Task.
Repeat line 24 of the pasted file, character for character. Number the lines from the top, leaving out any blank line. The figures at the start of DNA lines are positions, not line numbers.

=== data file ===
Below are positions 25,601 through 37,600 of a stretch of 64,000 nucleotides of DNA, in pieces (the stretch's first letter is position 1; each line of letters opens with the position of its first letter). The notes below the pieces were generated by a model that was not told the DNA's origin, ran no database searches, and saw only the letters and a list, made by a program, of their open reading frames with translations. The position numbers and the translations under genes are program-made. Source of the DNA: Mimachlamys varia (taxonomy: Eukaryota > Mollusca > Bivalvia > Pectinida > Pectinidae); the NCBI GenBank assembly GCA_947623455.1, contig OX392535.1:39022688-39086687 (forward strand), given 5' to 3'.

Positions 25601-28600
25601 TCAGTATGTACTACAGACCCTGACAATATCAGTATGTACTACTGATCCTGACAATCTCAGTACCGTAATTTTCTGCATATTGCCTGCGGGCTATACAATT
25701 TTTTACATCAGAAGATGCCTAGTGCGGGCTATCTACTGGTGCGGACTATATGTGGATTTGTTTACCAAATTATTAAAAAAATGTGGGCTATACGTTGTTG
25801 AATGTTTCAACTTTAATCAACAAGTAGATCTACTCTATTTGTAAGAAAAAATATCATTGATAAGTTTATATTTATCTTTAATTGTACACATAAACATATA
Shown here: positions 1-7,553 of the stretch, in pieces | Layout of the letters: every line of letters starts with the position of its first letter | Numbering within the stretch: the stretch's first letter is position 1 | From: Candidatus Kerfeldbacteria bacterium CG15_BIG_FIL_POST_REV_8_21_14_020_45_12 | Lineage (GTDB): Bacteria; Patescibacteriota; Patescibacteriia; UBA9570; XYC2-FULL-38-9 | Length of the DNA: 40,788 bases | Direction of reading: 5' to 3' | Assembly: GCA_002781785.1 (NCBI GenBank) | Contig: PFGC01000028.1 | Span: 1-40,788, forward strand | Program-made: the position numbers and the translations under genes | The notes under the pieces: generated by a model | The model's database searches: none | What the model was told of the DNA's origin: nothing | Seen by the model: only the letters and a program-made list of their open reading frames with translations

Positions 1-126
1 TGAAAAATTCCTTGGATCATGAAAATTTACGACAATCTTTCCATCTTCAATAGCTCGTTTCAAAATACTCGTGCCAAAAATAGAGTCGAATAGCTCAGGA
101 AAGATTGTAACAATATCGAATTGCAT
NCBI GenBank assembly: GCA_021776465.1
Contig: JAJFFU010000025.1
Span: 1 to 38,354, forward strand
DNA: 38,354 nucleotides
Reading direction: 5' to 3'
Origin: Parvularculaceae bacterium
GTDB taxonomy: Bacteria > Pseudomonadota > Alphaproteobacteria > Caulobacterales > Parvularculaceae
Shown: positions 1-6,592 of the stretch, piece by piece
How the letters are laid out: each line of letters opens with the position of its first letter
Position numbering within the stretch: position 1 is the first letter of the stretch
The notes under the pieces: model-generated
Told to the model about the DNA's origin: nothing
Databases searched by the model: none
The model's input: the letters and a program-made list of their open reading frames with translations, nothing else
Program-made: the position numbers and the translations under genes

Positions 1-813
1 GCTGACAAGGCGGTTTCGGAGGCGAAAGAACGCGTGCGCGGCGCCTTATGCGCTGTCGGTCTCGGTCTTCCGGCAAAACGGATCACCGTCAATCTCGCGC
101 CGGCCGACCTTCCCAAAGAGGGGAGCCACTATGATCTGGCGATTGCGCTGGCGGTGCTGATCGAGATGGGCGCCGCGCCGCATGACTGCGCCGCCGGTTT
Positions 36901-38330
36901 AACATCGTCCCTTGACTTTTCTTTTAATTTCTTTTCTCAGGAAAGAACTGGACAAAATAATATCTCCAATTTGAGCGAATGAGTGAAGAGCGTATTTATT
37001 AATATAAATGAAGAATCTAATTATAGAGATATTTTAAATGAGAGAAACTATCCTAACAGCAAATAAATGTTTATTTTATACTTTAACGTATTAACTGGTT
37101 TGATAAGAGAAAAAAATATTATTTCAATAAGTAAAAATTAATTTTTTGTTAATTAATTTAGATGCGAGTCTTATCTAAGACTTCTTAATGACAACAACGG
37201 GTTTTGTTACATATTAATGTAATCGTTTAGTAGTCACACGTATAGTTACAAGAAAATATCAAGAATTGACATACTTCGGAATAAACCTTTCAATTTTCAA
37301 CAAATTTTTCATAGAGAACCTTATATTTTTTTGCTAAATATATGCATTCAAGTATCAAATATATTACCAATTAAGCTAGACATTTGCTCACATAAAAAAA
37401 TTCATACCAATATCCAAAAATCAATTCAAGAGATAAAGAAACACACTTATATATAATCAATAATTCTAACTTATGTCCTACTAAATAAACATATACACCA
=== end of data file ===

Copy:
Program-made: the position numbers and the translations under genes